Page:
Our present findings advance our understanding of the timing of prenatal alcohol exposure on sensory responsivity by demonstrating that, in monkeys carrying the rh5-HTTLPR (s) allele, exposure to a teratogen during neurogenesis (0–E40) differs from exposure during other times. Studies have found that exposure to teratogens during the period of neurogenesis in early gestation can induce gross irreversible malformations of the brain. Some have found that fetal alcohol exposure during early pregnancy, or neurogenesis, is equally or most damaging to fetal CNS development and function, than exposure during other periods, including craniofacial anomalies, midline brain abnormalities, and reduced cerebellar Purkinje cell number in humans, sheep, and rodents (Sulik et al., 1981 ; Graham et al., 1988 ; Ramadoss et al., 2007 ). This does not mean that later prenatal perturbations are inconsequential. Alcohol exposure during the latter part of pregnancy has been shown to be more strongly associated with developmental problems in some human studies (Richardson et al., 1989 ; Coles et al., 1991 ; Cornelius et al., 1999 ; Day et al., 1999 ). Moreover, in rodents, exposure to alcohol during the postnatal period of high synaptogenesis (second and third trimester equivalent in humans) produced neuronal loss, altered neuronal circuitry, and altered gliosis and apoptotic neurodegeneration in the developing forebrain (Borges and Lewis, 1983 ; West et al., 1984 ; Guerri, 1987 ; Bonthius and West, 1991 ; Goodlett et al., 1993 , 1998 ; Melcer et al., 1994 ).
Studies have shown that the mid-gestational period of neuronal migration is also highly sensitive to various insults, including toxins, viruses, and genetic mutations (Rakic, 1988 ). Abnormal neuronal migration is considered to cause both gross and subtle synaptic circuit abnormalities (Barth, 1987 ; Rakic, 1988 ; Caviness et al., 1989 ), including developmental dyslexia (Galaburuda et al., 1989 ) and schizophrenia (Kotrla et al., 1997 ). Correct cell migration is important for communication between early- and later-forming neurons at critical developmental stages prior to making synaptic connections (Rakic, 1985 ). Correct neural migration is important for the appropriate neuron position, which subsequently impacts brain morphology and function.
It is interesting to note that the effects of prenatal alcohol exposure on sensory processing function in subjects in the continuous group (0–E135) carrying the short allele are equivalent to those with the early exposure group (0–E50) short allele carriers, in contrast to those from the middle-to-late exposed group (E50–E135) carrying the (s) allele. This suggests that, for monkeys carrying the short allele, if the nervous system was exposed to alcohol during early gestation, then middle-to-late exposure (in the continuous group) induces different effects on sensory processing function relative to middle-to-late exposure alone. In other words, this study shows that the effects of prenatal alcohol exposure during middle-to-late gestation are dependent upon events that occur during early gestation in the continuous-exposed group. Early exposure appears to have altered the nervous system such that it responds to middle-to-late exposure in a different way. Others have reported similar findings. For example, in rats, alcohol exposure during E14 and E15 lowered the number of cells in the ventral lateral nucleus of the thalamus, whereas alcohol exposure E11–E20 did not, suggesting that the timing of the initiation and duration of exposure is critical (Livy et al., 2001 ).
The finding that the timing of alcohol exposure interacted with genotype to alter sensory responsivity is a novel and a potentially important finding. The most likely mechanism underlying this interaction is that rh5-HTTLPR genotype can influence the early patterning of the brain and impact how alcohol exposure induces brain changes at that time. Studies in mice have shown that carrying the short version can affect neurite growth, migration, and synaptogenesis. (Lesch et al., 1997 ; Murphy et al., 2004 ) and in humans, the 5-HTTLPR s allele has been linked to anxiety-related personality traits in some studies (Lesch et al., 1996 ; Hamer et al., 1999 ). It has also been demonstrated that 5-HTTLPR can interact with various environmental stressors to increase risk for psychopathology (Caspi et al., 2003 ). In monkeys reared without mothers (a model of early adversity, which produces long-lasting effects on brain structure and behavioral/endocrine stress responding), the s allele predicts CSF levels of the serotonin metabolite 5-HIAA, neonatal behavior, and stress responsivity (Bennett et al., 2002 ; Champoux et al., 2002 ; Barr et al., 2004 ). It, therefore, is likely that HTTLPR genotype might interact with other types of stressors that impact brain development.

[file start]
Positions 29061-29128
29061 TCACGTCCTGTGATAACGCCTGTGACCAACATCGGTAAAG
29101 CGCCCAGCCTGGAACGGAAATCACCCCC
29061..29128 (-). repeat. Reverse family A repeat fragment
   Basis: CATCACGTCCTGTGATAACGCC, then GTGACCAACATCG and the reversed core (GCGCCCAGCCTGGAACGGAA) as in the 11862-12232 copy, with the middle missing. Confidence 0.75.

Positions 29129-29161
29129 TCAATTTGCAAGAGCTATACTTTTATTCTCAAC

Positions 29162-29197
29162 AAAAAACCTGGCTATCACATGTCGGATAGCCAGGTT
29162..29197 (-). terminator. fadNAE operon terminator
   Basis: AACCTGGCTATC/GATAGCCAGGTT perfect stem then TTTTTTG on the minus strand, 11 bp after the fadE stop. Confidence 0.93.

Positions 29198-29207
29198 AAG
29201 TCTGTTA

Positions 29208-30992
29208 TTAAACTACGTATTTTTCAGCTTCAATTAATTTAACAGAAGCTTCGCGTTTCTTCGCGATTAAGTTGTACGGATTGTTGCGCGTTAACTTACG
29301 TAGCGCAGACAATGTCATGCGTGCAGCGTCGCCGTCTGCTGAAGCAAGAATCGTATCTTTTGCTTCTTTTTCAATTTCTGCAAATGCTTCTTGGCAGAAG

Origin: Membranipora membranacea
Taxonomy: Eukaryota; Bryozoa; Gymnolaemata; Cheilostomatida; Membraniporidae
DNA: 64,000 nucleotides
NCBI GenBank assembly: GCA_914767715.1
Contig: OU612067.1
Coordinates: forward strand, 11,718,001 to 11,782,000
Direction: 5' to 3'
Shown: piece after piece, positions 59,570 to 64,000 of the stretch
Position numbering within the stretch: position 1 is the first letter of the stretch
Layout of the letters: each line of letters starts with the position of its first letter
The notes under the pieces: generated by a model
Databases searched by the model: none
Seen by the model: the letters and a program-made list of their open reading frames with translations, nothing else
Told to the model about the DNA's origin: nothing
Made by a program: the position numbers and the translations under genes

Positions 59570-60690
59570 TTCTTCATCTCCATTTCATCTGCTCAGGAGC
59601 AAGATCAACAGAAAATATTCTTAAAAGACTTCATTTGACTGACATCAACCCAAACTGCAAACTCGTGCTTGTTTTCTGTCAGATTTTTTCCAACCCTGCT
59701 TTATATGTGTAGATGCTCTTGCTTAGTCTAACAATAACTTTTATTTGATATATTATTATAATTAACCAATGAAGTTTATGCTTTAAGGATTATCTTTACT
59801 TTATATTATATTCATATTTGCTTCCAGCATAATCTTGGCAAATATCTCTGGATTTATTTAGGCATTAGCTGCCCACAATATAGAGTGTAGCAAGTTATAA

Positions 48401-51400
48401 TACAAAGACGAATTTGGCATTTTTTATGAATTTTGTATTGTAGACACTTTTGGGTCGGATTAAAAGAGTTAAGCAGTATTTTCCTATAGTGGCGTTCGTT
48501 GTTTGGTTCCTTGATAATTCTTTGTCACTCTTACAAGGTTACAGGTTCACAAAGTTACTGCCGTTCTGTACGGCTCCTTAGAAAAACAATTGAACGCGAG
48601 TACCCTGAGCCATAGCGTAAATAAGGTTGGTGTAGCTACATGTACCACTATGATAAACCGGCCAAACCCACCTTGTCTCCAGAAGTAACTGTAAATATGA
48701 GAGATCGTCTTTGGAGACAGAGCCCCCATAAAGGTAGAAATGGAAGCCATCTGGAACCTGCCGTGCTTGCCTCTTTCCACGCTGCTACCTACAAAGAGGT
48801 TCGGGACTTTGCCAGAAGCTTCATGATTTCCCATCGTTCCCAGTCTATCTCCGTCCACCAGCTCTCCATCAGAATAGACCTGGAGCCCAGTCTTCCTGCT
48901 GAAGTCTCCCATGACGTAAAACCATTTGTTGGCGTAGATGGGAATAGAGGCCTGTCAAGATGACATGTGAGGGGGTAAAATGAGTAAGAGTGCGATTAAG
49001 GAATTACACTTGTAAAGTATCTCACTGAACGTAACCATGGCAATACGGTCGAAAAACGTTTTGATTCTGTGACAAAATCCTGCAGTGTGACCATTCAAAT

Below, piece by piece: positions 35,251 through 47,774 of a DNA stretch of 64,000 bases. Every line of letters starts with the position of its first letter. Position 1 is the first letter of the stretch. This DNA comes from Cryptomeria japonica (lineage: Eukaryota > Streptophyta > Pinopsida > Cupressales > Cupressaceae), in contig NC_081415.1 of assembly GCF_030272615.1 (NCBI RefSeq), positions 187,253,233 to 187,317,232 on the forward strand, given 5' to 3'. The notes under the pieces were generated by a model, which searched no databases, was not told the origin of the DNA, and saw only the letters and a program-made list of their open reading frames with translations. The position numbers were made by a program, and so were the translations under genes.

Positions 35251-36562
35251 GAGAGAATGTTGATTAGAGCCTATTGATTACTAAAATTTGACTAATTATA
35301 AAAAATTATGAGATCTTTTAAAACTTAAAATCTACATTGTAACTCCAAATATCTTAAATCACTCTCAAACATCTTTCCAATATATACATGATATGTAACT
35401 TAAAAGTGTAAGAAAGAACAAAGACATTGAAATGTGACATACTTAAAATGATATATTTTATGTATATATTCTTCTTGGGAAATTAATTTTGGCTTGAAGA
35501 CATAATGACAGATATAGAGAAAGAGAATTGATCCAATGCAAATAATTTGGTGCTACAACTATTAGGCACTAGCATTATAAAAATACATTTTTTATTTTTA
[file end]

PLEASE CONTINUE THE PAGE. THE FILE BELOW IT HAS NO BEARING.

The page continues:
Variation in genotypes can play a role in 5-HT neurotransmission by impacting the uptake of 5-HT into the presynaptic neuron (Glatz et al., 2003 ). 5-HT is an important modulator of early CNS development, including cell proliferation, migration and differentiation (Lauder, 1990 , 1993 ). 5-HT acts as a master control neurotransmitter, regulating several other neurotransmitters. Because early gestation is a critical developmental period during which time neurons are being generated, genetic variation that impacts 5-HT system function during early embryonic/fetal development might render an organism more or less sensitive to prenatal alcohol exposure. Genetic effects on sensitivities to teratogenic conditions (including alcohol exposure) might be a predictive response for adaptation to environmental conditions present at the time of birth, presumably also with environment risks, promoting better opportunities for survival. That is, prenatal and postnatal environmental risks may be correlated. In this case, genes might serve as a protective function in relation to environmental insults. At the same time, this variability might render some offspring vulnerable or less well suited to adapt to, or even survive in a hazardous environment. Interpreted within the context of an evolutionary concept of natural selection, variation in an organism’s response to the environment is important and serves as the basic ingredient for natural selection (Ridley, 2003 ). It is important for an organism to adapt to its environment and such adaptation during the prenatal period makes sense, given this is the formative period of development. Thus, one can assume that one genetic variant versus another might render the organism more or less sensitive to certain environmental conditions occurring at the particular formative time of development. This process could ultimately provide an organism with a better fit with the environment and thus promote positive outcomes.